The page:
21.  A digital data apparatus for producing random digital data, comprising:
           at least one physical processor;
           a physical system memory;
           a plurality of entropy sources each generating respective random source digital data having a corresponding level of entropy, including a first entropy source generating random source digital data having a first level of entropy, and a second entropy source generating random source digital data having a second level of entropy lower than said first level of entropy, said second entropy source being independent of said first entropy source;
           a random number generator embodied as computer program code storable in said physical system memory and executable on said at least one physical processor, said random number generator receiving input from each said plurality of entropy sources, said random number generator generating a random digital data output by a deterministic algorithm using input from a selective one of said plurality of entropy sources as a seed for said deterministic algorithm;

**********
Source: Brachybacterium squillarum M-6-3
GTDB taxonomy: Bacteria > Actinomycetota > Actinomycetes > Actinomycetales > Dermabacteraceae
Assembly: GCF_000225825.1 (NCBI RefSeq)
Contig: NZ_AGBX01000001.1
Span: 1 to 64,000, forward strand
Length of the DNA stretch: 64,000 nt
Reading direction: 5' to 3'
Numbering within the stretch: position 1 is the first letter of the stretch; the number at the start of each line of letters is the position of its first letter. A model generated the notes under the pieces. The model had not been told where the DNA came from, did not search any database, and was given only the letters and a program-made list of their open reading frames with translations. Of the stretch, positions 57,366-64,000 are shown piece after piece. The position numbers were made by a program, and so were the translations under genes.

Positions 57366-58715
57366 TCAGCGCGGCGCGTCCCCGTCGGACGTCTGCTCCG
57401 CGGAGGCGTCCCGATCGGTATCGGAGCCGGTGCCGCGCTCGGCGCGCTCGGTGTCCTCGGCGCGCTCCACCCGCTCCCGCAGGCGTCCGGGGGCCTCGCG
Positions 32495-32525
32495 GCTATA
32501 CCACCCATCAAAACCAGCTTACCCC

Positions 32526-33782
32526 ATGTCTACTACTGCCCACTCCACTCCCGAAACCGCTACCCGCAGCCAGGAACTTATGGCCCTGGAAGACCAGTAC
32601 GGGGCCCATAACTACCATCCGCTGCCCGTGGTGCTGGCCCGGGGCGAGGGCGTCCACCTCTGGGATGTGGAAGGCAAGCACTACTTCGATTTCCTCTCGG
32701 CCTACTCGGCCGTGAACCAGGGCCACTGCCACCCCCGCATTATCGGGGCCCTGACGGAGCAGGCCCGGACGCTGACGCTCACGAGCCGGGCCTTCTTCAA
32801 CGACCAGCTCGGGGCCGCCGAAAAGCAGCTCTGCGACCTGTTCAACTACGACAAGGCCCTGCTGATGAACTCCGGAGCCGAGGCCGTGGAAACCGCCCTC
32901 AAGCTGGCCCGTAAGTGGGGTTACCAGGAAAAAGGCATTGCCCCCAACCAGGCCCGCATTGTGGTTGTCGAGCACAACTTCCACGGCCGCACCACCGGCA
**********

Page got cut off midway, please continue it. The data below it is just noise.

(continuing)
an entropy manager embodied as computer program code storable in said physical system memory and executable on said at least one physical processor, wherein said entropy manager automatically selects one entropy source among said plurality of entropy sources as input for the seed for said deterministic algorithm used by said random number generator, said entropy manager automatically selecting one entropy source among said plurality of entropy sources by determining a minimum level of entropy required by a consuming entity from among multiple possible minimum levels of entropy required, wherein the consuming entity consumes random digital data output by said random number generator to perform at least one data processing function, wherein the minimum level of entropy required by the consuming entity is a minimum level required as input for the seed for said random number generator to produce the random digital data output consumed by the consuming entity, said entropy manager further automatically selecting an entropy source from among said plurality of entropy sources having the lowest corresponding level of entropy which meets said minimum level of entropy required by the consuming entity.